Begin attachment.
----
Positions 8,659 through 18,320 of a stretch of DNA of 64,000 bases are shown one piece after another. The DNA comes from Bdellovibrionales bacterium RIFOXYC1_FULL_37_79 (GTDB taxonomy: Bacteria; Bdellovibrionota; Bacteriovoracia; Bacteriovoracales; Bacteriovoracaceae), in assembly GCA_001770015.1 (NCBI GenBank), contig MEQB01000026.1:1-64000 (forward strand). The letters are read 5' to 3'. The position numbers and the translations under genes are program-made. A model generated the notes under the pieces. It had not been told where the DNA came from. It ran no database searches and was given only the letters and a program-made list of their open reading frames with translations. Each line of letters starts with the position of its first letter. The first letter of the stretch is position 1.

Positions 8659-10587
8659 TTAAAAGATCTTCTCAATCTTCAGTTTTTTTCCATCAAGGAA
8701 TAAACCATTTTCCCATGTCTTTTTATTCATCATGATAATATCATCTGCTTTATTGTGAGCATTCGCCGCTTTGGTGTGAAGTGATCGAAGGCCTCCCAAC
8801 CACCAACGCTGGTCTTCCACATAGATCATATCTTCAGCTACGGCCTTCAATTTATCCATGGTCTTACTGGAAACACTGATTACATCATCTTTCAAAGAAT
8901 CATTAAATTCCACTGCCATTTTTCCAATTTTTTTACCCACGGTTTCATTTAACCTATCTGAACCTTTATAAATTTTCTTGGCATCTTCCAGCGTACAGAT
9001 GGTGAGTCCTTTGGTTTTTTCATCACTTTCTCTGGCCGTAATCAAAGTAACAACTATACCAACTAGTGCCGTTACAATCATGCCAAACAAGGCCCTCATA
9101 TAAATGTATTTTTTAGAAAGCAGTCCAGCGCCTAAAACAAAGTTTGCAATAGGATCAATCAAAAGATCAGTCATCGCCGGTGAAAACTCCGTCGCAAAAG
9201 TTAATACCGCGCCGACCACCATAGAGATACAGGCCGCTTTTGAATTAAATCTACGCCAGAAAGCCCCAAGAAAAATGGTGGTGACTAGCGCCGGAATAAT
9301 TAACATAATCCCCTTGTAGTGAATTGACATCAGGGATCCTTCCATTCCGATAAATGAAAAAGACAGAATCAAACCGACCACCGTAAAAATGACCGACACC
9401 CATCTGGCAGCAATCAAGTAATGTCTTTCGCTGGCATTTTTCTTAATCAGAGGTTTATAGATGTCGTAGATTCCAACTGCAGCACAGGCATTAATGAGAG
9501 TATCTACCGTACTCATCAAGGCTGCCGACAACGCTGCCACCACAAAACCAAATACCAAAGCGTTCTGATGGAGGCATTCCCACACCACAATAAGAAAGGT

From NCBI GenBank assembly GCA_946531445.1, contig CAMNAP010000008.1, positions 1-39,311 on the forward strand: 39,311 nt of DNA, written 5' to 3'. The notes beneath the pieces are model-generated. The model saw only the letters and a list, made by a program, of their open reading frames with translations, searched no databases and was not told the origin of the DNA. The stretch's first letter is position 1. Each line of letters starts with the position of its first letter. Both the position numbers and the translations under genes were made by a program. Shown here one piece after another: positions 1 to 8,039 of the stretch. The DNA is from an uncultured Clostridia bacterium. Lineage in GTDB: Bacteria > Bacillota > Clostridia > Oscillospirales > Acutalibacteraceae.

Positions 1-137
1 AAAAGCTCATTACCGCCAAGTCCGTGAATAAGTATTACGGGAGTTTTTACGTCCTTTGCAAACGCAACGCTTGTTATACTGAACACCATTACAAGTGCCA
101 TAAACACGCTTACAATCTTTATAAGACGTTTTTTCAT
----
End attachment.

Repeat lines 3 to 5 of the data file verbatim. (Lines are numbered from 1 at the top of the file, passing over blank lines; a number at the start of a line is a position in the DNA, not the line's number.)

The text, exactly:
8659 TTAAAAGATCTTCTCAATCTTCAGTTTTTTTCCATCAAGGAA
8701 TAAACCATTTTCCCATGTCTTTTTATTCATCATGATAATATCATCTGCTTTATTGTGAGCATTCGCCGCTTTGGTGTGAAGTGATCGAAGGCCTCCCAAC
8801 CACCAACGCTGGTCTTCCACATAGATCATATCTTCAGCTACGGCCTTCAATTTATCCATGGTCTTACTGGAAACACTGATTACATCATCTTTCAAAGAAT